Grief Cottage by Gail Goodwin

I received this novel as an advanced copy from NetGalley in exchange for an honest review.

The premise of this novel was just too much to resist. I love a good ghost story and I was fully expecting to get loads of shivers and chills and supernatural goings-on. After reading this novel, I can honestly say that my predictions were way off. Here is my review:

When his mother dies unexpectedly, 11-year-old Marcus is sent to live with his great aunt, a reclusive painter who lives on a small South Carolina island. As he gets accustomed to his new surroundings, he is shown a ruined cottage that the islanders call Grief cottage, after a tragic incident where a boy and his parents disappeared during a hurricane 50 years ago. Their bodies were never found and the cottage has remained empty ever since. While Aunt Charlotte stays locked up in her studio painting, Marcus visits the cottage, building up the courage to face the ghost of the dead boy who used to live there. Full of curiosity and lonely, Marcus befriends the ghost boy, never knowing whether the ghost is friendly or has a more insidious nature.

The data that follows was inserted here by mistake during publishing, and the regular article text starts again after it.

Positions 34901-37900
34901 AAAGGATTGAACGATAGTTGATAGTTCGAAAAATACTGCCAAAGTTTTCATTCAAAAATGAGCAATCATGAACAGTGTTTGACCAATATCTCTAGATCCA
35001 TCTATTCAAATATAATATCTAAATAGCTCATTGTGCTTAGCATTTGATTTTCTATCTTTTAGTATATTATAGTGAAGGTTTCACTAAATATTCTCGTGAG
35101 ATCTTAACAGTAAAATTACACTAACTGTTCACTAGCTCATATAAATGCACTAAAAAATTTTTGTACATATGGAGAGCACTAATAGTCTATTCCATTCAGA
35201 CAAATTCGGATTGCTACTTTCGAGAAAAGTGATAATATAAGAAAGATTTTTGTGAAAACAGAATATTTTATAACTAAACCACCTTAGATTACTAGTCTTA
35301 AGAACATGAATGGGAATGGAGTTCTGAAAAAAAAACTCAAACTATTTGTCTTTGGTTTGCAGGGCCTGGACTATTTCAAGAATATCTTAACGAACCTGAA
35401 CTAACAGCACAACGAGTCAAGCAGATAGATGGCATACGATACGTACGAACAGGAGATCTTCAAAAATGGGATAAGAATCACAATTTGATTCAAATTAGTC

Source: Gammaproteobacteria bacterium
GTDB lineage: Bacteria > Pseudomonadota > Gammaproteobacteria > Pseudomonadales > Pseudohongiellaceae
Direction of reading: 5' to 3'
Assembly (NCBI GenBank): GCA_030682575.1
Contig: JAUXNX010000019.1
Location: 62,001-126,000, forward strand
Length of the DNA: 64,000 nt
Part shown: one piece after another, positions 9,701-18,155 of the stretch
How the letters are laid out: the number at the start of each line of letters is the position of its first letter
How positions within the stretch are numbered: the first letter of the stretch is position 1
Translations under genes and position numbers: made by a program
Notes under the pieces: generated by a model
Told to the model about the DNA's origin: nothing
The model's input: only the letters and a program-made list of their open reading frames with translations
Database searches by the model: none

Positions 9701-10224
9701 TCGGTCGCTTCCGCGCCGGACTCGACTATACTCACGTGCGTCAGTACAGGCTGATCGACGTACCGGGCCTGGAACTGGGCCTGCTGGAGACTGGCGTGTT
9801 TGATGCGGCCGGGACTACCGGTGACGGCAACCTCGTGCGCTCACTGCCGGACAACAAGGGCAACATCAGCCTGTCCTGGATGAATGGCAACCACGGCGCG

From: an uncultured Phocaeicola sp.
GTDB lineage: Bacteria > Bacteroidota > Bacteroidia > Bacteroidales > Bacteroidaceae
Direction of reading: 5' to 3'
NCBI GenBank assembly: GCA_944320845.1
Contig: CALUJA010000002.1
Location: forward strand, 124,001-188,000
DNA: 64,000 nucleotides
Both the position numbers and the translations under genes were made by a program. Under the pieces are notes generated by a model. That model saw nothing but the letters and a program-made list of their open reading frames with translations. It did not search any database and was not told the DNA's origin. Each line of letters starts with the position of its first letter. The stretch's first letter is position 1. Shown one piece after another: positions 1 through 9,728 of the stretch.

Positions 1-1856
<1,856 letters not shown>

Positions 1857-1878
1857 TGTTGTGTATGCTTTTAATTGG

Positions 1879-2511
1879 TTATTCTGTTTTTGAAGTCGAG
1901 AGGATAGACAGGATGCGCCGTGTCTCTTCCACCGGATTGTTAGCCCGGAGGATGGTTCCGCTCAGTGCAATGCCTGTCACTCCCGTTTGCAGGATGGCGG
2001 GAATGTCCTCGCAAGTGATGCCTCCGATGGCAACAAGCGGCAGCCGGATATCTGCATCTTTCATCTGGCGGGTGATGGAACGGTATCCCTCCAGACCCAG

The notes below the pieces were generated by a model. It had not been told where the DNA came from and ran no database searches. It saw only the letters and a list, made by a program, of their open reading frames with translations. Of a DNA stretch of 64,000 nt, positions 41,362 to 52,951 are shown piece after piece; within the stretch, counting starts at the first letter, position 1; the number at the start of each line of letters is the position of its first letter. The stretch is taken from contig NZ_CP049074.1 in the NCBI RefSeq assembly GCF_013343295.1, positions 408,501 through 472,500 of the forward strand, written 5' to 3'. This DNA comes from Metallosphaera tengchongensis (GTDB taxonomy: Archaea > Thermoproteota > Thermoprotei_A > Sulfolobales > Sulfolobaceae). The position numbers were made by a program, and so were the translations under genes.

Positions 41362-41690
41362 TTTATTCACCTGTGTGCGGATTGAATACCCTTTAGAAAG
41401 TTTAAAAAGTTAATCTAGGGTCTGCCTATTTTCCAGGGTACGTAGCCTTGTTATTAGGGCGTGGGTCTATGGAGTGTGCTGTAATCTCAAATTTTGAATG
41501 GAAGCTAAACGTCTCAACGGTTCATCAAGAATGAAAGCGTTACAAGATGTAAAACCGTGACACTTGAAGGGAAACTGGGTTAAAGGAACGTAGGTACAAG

There are a lot of things that caused me to not like this novel. The main thing is that it led me astray. Everything about the blurb screamed thriller ghost story. However, it would be more apt to describe this book as a literary fiction. Now, I have no problem with the literary fiction genre; I have read quite a few books that fit into this category and have quite enjoyed them. However, I do not like to be misled so blatantly. I felt like I was cheated out of the ghost story experience that was promised. Yes, the novel fixated on death and loss and grief, but there really was no need to brand the story as anything supernatural/involving ghosts. As you can tell, I’m quite upset by this. To make it worse, I didn’t really feel like this novel was a very good literary fiction. Even though literary fiction focuses on a certain theme and character growth/development, there is still a plot line; this novel missed the mark on that. I really liked Marcus’s character – he is a genuine sweetheart who tries so hard to please others. However, I didn’t really think he developed or grew in any real way; nothing that happened to him on his beach adventures really seemed to have the kind of impact I associate with literary fiction novels. In fact, the last portion of the novel completely threw me off because suddenly, the author takes us into the future and compresses together a decade of activity in Marcus’s life that just … made the story even more choppy than it already was. It was just weird and unnecessary. Another thing that I found a bit weird about this story was the writing style used for Marcus’s voice. The whole novel is like a monologue of the internal thoughts and feelings of Marcus but his voice sounds like that of a well-educated adult rather than an 11-year-old child. I’m not saying that children cannot have great vocabulary and think beyond their years, but the author never really showed Marcus as being so extraordinarily gifted and it just seemed so at odds with the personality and character of Marcus. It made it hard for me to believe in the story and feel connected to Marcus (even though, as mentioned previously, I liked him). The last little thing that bothered me was the way the author kept harping on the pronunciation of a specific character in the book, Lash. Every time Lash talked, the author just had to take a specific word and in brackets, write it out phonetically. It was cool at first because it helped me hear the voice in my head as I was reading but it got tedious really quick.